Besides all that, TOURIST TRAP is your typical slasher narrative through and through. Besides maybe the telekinesis stuff, there’s nothing really original about this film, even for 1979. None of these characters will gain iconic status or anything like that, but they do the job to keep one entertained for 90 minutes. It’s a thin story that doesn’t match the depth that the more iconic slasher films have to keep them timeless. There’s something really special about this film, but it never rounds the bases to really stand out from the rest.

The acting in the film is fine, but nothing that will wow anyone. The two big names here are Chuck Connors and Tanya Roberts. Connors, a professional athlete who is probably best known for his run as The Rifleman on television, plays the museum owner Slausen. He plays the role as both innocent and charming, with just a touch of mystery and sinister underneath. Connors seems to be having a ton of fun playing the role, chewing on the scenery when he can, while elevating the material by making us care about his character. It had been a while since I watched TOURIST TRAP, but I remembered liking the film mainly for his portrayal. That sentiment hasn’t changed, as he’s pretty great here. Tanya Roberts - best known for many projects such as Charlie’s Angels, THE BEASTMASTER, A VIEW TO A KILL, and That 70’s Show - plays Becky, the curious and caring girlfriend of one of the male characters. She’s a beautiful woman and makes her character likable. But other than that, there’s not much to her performance here. She plays scared well, so she does her job. The only young actor who gets a character arc is Jocelyn Jones as Molly, who plays a more bookish Sally Hardesty [from THE TEXAS CHAIN SAW MASSACRE] here. She has a nice rapport with Connors and gets to do some fun stuff in the film’s last act. Apparently, she helped director Schmoeller direct the other actors properly, helping him gain what he wanted out of them in the final cut of the film. That’s probably more important than her acting performance here, but she does well with what she’s given.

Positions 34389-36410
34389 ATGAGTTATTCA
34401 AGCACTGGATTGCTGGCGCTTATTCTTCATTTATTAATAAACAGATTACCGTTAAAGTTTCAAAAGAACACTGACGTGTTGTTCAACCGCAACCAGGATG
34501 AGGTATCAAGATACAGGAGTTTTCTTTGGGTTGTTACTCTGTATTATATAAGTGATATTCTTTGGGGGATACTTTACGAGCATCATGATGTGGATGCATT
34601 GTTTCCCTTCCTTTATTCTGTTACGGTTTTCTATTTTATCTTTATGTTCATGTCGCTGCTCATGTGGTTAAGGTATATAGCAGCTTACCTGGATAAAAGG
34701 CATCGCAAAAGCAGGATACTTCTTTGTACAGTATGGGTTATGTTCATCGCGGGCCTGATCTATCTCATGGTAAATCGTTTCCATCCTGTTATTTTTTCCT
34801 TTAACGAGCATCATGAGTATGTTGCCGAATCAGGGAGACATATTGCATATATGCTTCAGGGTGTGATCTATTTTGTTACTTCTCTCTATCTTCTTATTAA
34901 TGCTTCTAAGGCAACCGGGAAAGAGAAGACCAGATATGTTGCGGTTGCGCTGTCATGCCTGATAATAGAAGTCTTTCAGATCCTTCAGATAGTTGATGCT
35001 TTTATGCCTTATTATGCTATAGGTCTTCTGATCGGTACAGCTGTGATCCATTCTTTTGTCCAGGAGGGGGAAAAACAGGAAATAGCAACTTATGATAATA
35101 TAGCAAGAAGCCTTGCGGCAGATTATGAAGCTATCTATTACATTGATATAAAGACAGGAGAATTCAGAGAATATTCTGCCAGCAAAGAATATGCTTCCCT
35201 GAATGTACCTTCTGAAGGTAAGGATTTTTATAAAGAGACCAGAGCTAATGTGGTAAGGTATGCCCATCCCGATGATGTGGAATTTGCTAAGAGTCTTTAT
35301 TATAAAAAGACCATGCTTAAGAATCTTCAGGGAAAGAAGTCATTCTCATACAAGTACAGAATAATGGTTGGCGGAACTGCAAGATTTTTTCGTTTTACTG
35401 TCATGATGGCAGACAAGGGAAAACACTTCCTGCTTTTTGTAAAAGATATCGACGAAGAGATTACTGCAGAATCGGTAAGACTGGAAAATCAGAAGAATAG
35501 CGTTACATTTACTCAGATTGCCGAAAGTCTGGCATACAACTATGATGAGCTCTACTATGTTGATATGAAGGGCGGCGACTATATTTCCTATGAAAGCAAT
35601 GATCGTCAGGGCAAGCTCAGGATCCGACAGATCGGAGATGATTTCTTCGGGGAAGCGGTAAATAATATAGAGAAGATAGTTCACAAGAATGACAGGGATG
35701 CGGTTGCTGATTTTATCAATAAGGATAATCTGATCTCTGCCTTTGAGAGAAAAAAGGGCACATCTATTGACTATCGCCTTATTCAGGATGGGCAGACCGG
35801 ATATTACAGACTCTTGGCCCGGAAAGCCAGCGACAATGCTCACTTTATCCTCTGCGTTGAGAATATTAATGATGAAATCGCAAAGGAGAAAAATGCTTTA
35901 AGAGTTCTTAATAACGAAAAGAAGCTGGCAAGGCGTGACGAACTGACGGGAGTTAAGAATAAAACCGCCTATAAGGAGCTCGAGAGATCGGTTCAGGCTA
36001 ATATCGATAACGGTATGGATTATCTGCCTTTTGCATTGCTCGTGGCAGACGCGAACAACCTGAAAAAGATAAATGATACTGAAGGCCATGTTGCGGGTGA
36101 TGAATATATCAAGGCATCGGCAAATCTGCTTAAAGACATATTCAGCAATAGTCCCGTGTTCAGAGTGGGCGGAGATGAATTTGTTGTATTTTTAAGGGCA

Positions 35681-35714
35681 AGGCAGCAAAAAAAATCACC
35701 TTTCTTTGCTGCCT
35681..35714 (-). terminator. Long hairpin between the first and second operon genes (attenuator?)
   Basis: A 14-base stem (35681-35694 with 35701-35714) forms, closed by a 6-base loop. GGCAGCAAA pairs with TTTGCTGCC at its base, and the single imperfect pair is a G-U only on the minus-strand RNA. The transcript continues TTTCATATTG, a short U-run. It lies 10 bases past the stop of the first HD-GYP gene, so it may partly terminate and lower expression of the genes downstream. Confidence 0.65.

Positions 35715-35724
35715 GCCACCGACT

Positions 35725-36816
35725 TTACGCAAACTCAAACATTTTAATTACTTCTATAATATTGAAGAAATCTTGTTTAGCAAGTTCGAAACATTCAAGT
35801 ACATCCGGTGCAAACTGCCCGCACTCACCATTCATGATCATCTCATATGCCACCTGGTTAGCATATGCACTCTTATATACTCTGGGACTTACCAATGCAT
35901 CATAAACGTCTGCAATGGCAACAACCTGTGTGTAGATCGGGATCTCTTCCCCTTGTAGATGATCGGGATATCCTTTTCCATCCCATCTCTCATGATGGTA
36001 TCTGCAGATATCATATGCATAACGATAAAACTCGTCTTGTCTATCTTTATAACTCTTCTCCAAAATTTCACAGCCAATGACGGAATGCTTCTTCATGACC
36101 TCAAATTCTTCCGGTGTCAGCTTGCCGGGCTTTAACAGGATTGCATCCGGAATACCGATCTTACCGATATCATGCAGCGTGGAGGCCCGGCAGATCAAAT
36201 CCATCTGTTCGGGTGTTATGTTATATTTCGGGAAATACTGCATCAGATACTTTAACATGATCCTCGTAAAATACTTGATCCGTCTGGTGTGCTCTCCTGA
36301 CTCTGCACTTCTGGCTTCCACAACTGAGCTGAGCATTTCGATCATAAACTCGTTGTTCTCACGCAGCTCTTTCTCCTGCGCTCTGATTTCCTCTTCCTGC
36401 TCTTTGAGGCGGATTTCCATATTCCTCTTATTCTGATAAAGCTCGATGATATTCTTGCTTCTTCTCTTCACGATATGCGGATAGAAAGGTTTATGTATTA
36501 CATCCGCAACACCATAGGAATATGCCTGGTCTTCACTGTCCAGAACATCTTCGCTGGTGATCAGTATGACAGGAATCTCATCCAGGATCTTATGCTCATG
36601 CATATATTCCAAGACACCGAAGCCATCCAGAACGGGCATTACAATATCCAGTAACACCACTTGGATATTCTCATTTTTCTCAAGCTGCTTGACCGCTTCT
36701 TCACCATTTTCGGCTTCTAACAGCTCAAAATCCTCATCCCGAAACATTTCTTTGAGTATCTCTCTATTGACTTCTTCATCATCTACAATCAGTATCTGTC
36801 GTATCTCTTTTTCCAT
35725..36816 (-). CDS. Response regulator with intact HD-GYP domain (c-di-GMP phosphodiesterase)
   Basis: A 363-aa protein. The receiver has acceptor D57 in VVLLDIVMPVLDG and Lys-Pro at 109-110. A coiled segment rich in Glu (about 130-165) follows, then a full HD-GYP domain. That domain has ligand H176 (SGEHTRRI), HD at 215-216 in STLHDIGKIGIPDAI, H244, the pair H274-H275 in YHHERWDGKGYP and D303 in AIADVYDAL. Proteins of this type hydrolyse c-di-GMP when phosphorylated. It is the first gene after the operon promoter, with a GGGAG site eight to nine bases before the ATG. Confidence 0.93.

TOURIST TRAP is one of those horror films that takes a lot of elements from better movies to create something generic and disposable. Yet, there’s a certain charm about it that elevates the viewing experience enough to make it a good and entertaining watch. The story is thin as hell and the characters are stock characters you’ll see in most slasher films. But David Schmoeller’s direction adds a lot to the narrative by infusing the film with a very creepy mood and a bleak atmosphere, elevated by Pino Donnagio’s sinister musical score. The use of creepy mannequins to haunt the characters, as well as a playfully demented killer, will appeal to those who want something more mean-spirited and creepy with their horror. The acting, especially by Chuck Connors and Jocelyn Jones, add some needed depth to the thin script by giving the audience characters to root and cheer for. TOURIST TRAP shouldn’t really work as well as it does, making it somewhat an underrated little slasher film that will probably be enjoyed by horror fans who haven’t given it a chance yet.

3 Howls Outta 4

1 comment:

  1. I love this flick so much it has creeped into my top 10 and that soundtrack is mindblowing!


Related Posts with Thumbnails